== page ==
FCC restarts Comcast, NBC Uni review
Decision on planned acquisition expected before year's end
NEW YORK - The FCC has restarted the clock on its review of the planned acquisition of a controlling stake in NBC Universal by cable giant Comcast Corp., for now leaving it on track to make a decision before year's end.
The government agency had recently stopped the review clock until the submission of additional materials by the companies.
Critics of the deal have also been trying to gain more time to argue their case by requesting certain deadline extensions, but for now observers say decisions by the FCC and the Department of Justice look to come around the end of the year. A Comcast spokeswoman Tuesday also reaffirmed that expectation.
Merger partners typically want to close a deal sooner rather than later to avoid investor and other insecurity.
After pausing its process on June 11 to collect additional information from Comcast and NBC Uni, the FCC said Tuesday it restarted its transaction review clock as of July 6. "As such, today, July 13, 2010, is day 45 under the time clock," it said.
The DOJ, which focuses on competition and marketplace concerns, works on its own timetable and doesn't have a clock like the FCC, which focuses on the public interest implications of deals. It typically finishes reviews a little before or -- as was the case in the News Corp.-DirecTV merger of late 2003 -- after the FCC.
A next big step in the deal review is the Aug. 5 end of the comment period. As part of the exploration, the FCC on Tuesday also held a public forum in Chicago -- where Comcast is also the big cable provider and would acquire an NBC and a Telemundo station -- to discuss the proposed mega-deal. As far as regulatory experts could remember, it was the first such forum since the AOL-Time Warner merger review.
A video message from FCC chairman Julius Genachowski started off the forum, which was Webcast. He promised to review possible damages to innovation and the risk of price increases and said his team is looking at similar past transactions, while also "closely" consulting with the DOJ.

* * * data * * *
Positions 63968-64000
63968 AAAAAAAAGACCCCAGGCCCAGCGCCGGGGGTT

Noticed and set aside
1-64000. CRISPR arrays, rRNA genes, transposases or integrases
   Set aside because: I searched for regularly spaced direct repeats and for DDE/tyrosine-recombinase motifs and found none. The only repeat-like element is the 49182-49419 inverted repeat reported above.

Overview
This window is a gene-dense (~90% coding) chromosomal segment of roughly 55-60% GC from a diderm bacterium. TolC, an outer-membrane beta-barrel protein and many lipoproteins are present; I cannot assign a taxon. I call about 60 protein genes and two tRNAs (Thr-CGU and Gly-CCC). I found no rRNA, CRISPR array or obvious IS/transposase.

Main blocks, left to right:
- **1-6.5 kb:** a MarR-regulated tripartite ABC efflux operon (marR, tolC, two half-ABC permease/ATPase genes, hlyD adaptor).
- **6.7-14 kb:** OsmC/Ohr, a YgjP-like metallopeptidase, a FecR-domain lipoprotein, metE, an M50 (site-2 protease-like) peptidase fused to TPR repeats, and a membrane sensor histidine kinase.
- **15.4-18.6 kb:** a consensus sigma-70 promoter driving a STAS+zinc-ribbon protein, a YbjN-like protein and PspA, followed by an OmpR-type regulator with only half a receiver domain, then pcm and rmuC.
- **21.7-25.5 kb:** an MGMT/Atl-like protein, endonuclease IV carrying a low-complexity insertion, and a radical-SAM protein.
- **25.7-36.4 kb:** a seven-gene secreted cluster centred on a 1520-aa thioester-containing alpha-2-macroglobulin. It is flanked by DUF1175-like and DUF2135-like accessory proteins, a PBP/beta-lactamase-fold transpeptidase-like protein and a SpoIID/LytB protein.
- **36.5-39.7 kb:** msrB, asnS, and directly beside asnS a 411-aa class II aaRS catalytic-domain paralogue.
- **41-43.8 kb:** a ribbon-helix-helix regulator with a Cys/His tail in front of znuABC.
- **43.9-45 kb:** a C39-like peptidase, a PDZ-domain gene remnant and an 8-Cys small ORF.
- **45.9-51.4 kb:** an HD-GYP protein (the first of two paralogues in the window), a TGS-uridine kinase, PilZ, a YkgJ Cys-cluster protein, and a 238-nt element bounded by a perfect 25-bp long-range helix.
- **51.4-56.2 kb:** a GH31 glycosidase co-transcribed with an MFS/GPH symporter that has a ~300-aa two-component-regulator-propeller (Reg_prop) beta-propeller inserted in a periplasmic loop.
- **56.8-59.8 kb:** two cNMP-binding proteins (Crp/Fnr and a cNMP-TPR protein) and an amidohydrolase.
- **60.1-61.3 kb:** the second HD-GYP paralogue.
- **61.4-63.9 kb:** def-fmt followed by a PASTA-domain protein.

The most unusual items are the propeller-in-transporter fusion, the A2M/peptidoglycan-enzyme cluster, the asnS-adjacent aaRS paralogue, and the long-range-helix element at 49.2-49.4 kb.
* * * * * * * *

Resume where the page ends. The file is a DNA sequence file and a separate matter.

"Because Comcast is one of Dish's main competitors in the video marketplace for both linear TV service and online video, Comcast has an incentive to steer subscribers to Comcast's cable service," Dish Network deputy general counsel Jeffrey Blum warned in a panel about the effect on the deal's online video space. "One of the most pernicious ways for them to do that is through their control over the broadband 'pipe' by discriminating against Dish's online offerings."
And Josh Silver, president and CEO of media reform group Free Press, told the audience that the deal needs conditions so stringent that it would no longer be appealing to Comcast.
In a second panel on distributor considerations with the likes of Tennis Channel CEO Ken Solomon and Brian Lawlor, the president-chairman of the NBC Television Affiliates and senior vp of television at E.W. Scripps, speakers expressed concern that Comcast could offer non-affiliated networks less-favorable carriage terms or use Comcast's power against NBC stations in network affiliation talks.
Free Press is part of the broad Coalition for Competition in the Media that has been the most vocal opposition to the Comcast-NBC Uni transaction. It also includes the likes of the WGA, the Media Access Project, Common Cause and Bloomberg LP, which is concerned about a competitive disadvantage for its Bloomberg TV service if Comcast controls CNBC.
The FCC update and forum came a day after Comcast and NBC Uni unveiled an agreement with indie program suppliers represented by IFTA and several days after the promise of a $20 million fund for minority entrepreneurs -- two nods to critics designed to reduce key concerns about the deal.
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